Dungeon crawlers are the original dungeon games. They go back to the 1980s with classics like Dungeon Master for the Atari ST. Dungeon crawl themes were adopted later by renowned RPG games like Baldur's Gate and Diablo.
My daughter and I developed a lightweight ruleset that a 4 year old can enjoy. Included in the rulebook are instructions for:Coming up with storylinesSetting up treasuresMonster cards to populate your dungeonHow to introduce your child to role playing games and increasingly complex creative playBattle rules that even a 4 year old can follow
Darkest Dungeon has the player manage a roster of heroes to explore dungeons below a gothic mansion the player has inherited. Played out in a mix of real-time movement and turn-based combat, a core feature of Darkest Dungeon is the stress level of each hero that increases with further exploration and combat; a character sustaining a high-stress level may gain afflictions that will hamper, or possibly enhance, their performance as an explorer. The Stress Symbol or Iron Crown, a crescent with five inward-facing spikes, is also in the game's logo.
Darkest Dungeon is a role-playing game in which the player manages a roster of heroes and adventurers to explore these dungeons and fight the creatures within. Prior to entering a dungeon, the player can use facilities in the game's "hub-town" near the mansion to manage a roster of heroes and inventory. Each hero belongs to one of fifteen character classes, and has their own statistics and skills that can be upgraded over time. If a hero dies while exploring a dungeon, that hero is lost for good.
Once the player has completed preparations, they select four of their heroes to go explore a procedurally-generated dungeon. Combat encounters play out in a turn-based manner. A core element of Darkest Dungeon is its Affliction system, which indicates heroes' stress levels or resolves. A number of factors impact Affliction while in a dungeon, such as adventuring without food or light sources, witnessing the death or wounding of a fellow party member in battle, or from blights cast on them by enemies. Unchecked stress levels will gradually interfere with the behavior of the character, such as being frightened and unable to fight directly. Allowing a hero to reach an extremely high stress level can cause them to have a heart attack, bringing them to the brink of death if not immediately tended to. Stress can be lowered while in a dungeon through camping offered at specific locations, or other restorative items, as well as when back in the nearby town.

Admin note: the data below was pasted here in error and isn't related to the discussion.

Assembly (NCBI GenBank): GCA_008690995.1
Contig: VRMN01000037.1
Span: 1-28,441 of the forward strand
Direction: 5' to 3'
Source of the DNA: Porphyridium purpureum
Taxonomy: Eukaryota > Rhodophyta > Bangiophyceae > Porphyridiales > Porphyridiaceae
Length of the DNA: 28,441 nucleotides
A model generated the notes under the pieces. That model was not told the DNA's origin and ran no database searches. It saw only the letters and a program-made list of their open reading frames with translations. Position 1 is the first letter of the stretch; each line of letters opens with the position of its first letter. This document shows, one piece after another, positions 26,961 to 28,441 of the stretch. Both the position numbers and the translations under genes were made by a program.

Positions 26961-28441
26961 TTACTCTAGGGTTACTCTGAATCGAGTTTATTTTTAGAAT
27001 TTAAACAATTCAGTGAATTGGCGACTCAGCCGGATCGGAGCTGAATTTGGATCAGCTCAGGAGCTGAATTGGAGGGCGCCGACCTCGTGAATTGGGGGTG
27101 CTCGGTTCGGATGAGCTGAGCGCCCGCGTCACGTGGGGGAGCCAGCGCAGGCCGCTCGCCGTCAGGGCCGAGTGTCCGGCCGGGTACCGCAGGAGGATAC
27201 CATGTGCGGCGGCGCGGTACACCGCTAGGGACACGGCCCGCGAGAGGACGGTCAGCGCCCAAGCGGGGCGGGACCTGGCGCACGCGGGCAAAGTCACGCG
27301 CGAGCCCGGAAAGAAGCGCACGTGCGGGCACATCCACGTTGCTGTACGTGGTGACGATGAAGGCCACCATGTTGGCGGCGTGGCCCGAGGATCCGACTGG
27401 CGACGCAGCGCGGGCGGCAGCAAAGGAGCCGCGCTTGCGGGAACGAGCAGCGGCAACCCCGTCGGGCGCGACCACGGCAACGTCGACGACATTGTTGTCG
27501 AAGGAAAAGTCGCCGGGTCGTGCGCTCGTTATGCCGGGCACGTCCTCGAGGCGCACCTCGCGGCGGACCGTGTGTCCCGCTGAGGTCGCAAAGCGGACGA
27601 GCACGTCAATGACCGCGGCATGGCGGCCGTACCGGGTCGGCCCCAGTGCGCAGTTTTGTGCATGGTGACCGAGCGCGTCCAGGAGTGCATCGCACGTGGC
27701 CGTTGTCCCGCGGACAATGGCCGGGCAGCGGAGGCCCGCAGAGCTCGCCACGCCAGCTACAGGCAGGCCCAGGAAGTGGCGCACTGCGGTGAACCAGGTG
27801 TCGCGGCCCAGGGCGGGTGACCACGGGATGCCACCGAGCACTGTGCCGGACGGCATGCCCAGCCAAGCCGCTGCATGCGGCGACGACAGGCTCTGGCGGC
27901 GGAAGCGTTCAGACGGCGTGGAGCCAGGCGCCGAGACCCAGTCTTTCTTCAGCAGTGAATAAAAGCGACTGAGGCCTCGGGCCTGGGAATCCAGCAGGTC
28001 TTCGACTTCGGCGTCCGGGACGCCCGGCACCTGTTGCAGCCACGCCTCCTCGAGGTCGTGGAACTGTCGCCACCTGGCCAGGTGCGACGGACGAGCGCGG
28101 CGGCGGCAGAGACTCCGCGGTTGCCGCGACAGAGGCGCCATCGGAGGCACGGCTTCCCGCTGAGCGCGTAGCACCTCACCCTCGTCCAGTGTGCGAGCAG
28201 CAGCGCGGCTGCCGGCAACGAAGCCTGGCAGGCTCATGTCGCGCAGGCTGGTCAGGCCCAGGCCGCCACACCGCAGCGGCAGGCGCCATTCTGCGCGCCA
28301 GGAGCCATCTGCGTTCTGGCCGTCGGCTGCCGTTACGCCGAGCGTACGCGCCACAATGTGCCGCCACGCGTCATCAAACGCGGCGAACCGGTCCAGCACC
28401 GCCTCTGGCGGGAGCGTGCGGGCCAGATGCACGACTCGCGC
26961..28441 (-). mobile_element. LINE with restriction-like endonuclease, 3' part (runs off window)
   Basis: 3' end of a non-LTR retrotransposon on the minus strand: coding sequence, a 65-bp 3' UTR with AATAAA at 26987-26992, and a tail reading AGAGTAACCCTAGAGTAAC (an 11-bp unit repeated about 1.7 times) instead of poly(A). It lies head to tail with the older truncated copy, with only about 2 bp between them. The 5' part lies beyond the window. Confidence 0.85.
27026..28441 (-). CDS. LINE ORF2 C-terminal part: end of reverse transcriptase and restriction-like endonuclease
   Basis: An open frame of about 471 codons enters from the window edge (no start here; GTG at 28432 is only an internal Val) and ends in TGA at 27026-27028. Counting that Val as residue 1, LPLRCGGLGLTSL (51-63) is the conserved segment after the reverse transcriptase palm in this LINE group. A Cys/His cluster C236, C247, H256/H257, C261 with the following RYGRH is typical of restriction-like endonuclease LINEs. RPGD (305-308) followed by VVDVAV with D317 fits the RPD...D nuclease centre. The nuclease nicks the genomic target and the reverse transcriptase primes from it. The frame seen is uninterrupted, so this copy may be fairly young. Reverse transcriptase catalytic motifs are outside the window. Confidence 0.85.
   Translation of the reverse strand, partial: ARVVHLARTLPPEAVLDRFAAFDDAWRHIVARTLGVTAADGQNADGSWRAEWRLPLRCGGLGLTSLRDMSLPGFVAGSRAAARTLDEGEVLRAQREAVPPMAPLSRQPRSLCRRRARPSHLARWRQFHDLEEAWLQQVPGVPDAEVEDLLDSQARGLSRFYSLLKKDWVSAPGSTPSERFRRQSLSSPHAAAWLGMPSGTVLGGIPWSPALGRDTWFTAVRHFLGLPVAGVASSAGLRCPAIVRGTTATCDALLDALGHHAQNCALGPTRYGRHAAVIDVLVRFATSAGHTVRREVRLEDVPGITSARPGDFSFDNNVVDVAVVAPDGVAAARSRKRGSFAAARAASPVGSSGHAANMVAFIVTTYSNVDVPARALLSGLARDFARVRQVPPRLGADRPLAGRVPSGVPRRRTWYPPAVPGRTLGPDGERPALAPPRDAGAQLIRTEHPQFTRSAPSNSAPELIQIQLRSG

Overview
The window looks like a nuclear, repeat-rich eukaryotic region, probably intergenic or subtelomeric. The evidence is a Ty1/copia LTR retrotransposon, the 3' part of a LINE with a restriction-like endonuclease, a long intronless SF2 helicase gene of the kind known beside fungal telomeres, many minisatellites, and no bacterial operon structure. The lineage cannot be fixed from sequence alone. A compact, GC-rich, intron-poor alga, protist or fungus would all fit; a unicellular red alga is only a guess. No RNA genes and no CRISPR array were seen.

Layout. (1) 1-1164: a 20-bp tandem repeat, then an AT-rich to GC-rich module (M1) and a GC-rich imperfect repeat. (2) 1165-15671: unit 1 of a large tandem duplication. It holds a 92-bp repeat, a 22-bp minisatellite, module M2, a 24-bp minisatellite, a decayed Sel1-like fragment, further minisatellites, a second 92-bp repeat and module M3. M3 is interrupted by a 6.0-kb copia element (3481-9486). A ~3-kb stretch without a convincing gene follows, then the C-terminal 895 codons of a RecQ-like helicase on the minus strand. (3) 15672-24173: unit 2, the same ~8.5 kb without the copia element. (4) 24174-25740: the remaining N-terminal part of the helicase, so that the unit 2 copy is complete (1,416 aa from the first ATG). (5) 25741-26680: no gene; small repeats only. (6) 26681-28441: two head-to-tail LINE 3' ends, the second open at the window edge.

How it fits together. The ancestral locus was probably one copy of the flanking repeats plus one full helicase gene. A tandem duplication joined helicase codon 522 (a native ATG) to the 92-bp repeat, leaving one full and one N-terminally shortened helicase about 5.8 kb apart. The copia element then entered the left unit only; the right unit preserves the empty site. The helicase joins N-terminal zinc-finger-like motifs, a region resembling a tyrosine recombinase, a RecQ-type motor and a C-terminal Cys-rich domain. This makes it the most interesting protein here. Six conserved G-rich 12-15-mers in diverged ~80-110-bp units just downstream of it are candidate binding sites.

The next DLC, "The Colour of Madness", was released on June 19, 2018. Narratively, it has a meteor crash near the village that causes some of the villagers to turn into zombie-like creatures. This leads to new dungeons, monsters, and other aspects of gameplay. This also adds a new mode, a horde mode, where the player's party must survive as many encounters as they can against these new creatures.
At the outset of Darkest Dungeon, the player learns that they have inherited an estate from an Ancestor who, while seeking to fulfill his ambiguous ambitions by excavating the dungeons and catacombs beneath his manor, has unearthed some terrible monstrosity and released a number of horrific and evil creatures and corruptions onto the world. Now as the owner of the estate and the surrounding lands, the player must recruit a roster of adventurers and mount expeditions to cleanse the estate of its vile inhabitants.
The main gameplay of Darkest Dungeon started out as a tile-based game that had the player control a group of characters as they moved about in a dungeon, eventually transitioning into a combat mode when they had encounters. The two recognized that players would get bored of looking at icons of the characters' heads all the time via the top-down icons, which would not allow players to come to bond with the characters. This led to the concept of presenting characters from the side view in combat, making the player feel they were at the same level as the characters, alleviating some of these issues. This gave Bourassa, the principal artist on the game, an opportunity to show off more of his work. However, this would have left them the need to transition from top-down to side-view and create more art assets. They worked around this by using the same side-view not only for combat but for dungeon exploration, creating the basic gameplay of Darkest Dungeon.